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Little Dun Fell

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Great Dun Fell, from Little Dun Fell

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A good walk spoiled

It was while descending the path between the Littler and Greater of the Dun Fells that I saw my first other walkers of the day, having had the whole route from Blencarn to the Pennine Way to myself. Not for the first time that day I glanced over to the hills of the Lake District and wondered about the hordes that would doubtless be swarming over their flanks, especially on a bank holiday weekend.

The actual summit of Great Dun Fell is within the perimeter of the radar station, although someone has thrown up a small cairn just outside, which is presumably the consolation prize for those not bold enough to scale the fence and bag the true summit. I briefly considered carrying on to Knock Fell, but decided against - I would have been fine time-wise, but had the two-and-a-half hour drive home to consider as well. So I turned around and plodded back along the ridge, arriving back at the bridleway junction exactly an hour after I had left it.

From there it is only a short ascent over rocky ground to gain the summit plateau of Cross Fell, which would again be a windy and intimidating place in poor visibility. Today it was just windy. I followed the line of cairns to the summit, joining a handful of others in the cross-shaped shelter to enjoy a few moments out of the wind.

Image
Cross Fell summit

The effort was rewarded with good views - I could see as far as the Cheviot and Criffel to the north.

For the descent I took the better-trodden route back to Kirkland, following the so-called Corpse Road upon which (it says here) the bereaved of Garrigill would carry their deceased relatives to their final resting place. As I began to tire upon the descent I consoled myself that at least I was not carrying a coffin.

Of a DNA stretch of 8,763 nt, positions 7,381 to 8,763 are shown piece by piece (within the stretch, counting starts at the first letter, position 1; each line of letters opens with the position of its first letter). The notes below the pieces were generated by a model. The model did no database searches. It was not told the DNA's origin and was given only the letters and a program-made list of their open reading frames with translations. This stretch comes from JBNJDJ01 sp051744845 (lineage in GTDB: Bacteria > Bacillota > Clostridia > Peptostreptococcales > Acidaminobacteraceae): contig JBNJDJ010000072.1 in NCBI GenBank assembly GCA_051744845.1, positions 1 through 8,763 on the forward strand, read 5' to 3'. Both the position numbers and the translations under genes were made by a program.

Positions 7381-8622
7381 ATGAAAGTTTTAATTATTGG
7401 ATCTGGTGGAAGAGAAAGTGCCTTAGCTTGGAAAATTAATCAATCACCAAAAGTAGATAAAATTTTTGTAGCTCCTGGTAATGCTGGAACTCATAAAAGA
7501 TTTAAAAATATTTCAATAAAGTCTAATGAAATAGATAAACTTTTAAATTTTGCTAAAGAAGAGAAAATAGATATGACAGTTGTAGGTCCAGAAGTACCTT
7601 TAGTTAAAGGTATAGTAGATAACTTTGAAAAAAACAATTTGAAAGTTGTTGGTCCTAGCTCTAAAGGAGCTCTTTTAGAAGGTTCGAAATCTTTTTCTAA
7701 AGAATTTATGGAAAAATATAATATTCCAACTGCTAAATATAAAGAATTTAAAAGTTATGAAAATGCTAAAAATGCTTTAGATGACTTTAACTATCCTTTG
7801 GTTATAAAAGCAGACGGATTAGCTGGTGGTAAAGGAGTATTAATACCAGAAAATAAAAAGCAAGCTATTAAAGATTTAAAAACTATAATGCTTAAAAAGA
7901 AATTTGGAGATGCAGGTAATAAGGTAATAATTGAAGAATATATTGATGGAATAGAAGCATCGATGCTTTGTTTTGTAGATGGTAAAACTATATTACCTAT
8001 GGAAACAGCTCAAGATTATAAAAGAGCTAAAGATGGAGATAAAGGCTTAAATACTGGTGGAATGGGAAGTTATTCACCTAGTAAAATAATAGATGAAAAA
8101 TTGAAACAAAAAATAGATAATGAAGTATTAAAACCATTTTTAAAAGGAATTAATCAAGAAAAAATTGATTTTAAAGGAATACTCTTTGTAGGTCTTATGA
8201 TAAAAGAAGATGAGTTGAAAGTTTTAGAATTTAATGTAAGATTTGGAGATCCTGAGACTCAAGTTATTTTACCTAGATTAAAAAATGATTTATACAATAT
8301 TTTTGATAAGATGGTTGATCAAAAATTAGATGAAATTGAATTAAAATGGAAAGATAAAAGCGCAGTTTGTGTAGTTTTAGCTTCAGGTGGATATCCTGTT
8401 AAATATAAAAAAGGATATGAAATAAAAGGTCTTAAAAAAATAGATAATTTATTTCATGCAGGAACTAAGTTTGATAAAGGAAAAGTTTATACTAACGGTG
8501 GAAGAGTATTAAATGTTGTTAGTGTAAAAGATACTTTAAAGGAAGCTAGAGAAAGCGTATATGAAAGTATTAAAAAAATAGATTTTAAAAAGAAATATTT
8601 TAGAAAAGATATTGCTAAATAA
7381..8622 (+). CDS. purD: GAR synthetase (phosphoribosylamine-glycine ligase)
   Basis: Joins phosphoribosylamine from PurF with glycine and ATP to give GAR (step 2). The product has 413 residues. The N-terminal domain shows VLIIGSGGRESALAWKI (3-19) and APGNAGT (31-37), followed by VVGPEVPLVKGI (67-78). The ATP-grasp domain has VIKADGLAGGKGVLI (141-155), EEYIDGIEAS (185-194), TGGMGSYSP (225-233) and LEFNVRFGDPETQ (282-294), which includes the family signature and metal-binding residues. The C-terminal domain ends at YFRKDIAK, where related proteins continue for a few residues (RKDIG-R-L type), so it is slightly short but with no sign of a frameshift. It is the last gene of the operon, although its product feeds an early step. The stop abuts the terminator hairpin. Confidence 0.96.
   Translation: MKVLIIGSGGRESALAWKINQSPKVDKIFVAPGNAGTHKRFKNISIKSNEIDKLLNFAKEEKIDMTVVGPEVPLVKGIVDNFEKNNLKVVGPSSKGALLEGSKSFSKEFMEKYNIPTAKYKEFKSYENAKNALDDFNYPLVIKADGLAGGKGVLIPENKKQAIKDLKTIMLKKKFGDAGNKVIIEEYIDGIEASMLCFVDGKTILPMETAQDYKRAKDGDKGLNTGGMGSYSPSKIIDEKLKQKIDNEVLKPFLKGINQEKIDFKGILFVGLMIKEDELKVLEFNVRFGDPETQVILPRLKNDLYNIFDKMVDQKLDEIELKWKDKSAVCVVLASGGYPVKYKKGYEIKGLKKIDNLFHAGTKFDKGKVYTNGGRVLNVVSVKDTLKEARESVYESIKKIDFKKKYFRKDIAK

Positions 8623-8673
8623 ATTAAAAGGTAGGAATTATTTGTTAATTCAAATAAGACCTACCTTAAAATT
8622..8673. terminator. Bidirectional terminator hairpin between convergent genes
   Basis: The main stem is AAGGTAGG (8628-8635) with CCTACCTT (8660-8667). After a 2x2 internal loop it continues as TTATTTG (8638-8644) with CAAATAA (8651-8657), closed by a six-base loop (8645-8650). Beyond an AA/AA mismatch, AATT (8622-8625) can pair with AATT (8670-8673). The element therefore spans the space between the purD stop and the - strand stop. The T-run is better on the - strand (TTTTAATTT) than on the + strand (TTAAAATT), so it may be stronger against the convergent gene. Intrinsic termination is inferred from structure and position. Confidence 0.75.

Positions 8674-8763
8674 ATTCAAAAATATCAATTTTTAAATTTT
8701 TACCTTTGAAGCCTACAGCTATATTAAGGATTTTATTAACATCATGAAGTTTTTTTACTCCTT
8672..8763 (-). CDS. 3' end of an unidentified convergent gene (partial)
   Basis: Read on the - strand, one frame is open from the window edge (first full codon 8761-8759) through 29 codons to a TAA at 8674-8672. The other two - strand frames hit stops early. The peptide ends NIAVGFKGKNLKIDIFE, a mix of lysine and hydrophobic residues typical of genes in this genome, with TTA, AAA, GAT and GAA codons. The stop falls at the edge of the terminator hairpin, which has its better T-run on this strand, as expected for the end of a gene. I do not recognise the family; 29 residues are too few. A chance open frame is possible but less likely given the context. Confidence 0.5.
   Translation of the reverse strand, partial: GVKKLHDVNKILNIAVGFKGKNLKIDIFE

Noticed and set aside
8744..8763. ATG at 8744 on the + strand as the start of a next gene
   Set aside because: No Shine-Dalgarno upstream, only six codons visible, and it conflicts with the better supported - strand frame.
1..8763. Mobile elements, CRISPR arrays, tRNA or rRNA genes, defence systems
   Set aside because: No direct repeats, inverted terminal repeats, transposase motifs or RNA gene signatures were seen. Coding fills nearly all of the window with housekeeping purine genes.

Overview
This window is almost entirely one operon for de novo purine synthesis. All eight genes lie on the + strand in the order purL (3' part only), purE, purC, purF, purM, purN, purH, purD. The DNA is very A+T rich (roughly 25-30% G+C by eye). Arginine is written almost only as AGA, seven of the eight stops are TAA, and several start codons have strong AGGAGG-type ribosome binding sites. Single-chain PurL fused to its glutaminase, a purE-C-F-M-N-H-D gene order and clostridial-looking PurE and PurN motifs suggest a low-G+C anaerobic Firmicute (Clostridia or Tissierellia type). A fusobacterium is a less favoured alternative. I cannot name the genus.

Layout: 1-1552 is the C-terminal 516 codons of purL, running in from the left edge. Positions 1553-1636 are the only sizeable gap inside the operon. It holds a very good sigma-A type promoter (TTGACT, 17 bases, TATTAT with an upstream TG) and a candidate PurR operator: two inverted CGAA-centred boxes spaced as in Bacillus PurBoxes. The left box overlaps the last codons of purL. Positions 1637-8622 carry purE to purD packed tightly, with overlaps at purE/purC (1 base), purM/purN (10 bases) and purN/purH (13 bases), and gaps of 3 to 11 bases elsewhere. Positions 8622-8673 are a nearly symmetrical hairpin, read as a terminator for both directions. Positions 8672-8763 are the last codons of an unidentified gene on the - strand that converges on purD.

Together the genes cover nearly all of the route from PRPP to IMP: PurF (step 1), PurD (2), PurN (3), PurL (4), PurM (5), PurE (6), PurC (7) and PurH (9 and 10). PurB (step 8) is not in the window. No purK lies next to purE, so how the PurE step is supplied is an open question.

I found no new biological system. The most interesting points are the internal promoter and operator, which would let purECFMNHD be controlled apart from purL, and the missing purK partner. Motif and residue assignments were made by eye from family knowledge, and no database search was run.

The views on the descent were just as good as on the way up, with Kirkdale a particular highlight.

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Kirkdale

It wasn't long before I was in Kirkland, then following the road back to Blencarn where I picked up the car. A good day's walk, in the end - not many people, good weather, three Hewitts off the list. Just a shame I had to drive home...

ImageLooking back towards Cross Fell from the road
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RedAndy54
Mountaineer
 
Posts: 11
Munros:1   
Sub 2000:1   Hewitts:22
Wainwrights:5   
Joined: Mar 20, 2017
Location: Sheffield

Re: Cross Fell and neighbours

Postby Broggy1 » Thu Sep 13, 2018 12:07 pm

Nice report and pics.

There’s something “big” about Cross Fell and it always feels to me like the roof of England. Probably to do with it’s position more than anything as the Lakes always feel like their own separate world.

Thanks for sharing.
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Broggy1
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Posts: 864
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Grahams:4   Donalds:11
Sub 2000:4   Hewitts:271
Wainwrights:214   Islands:1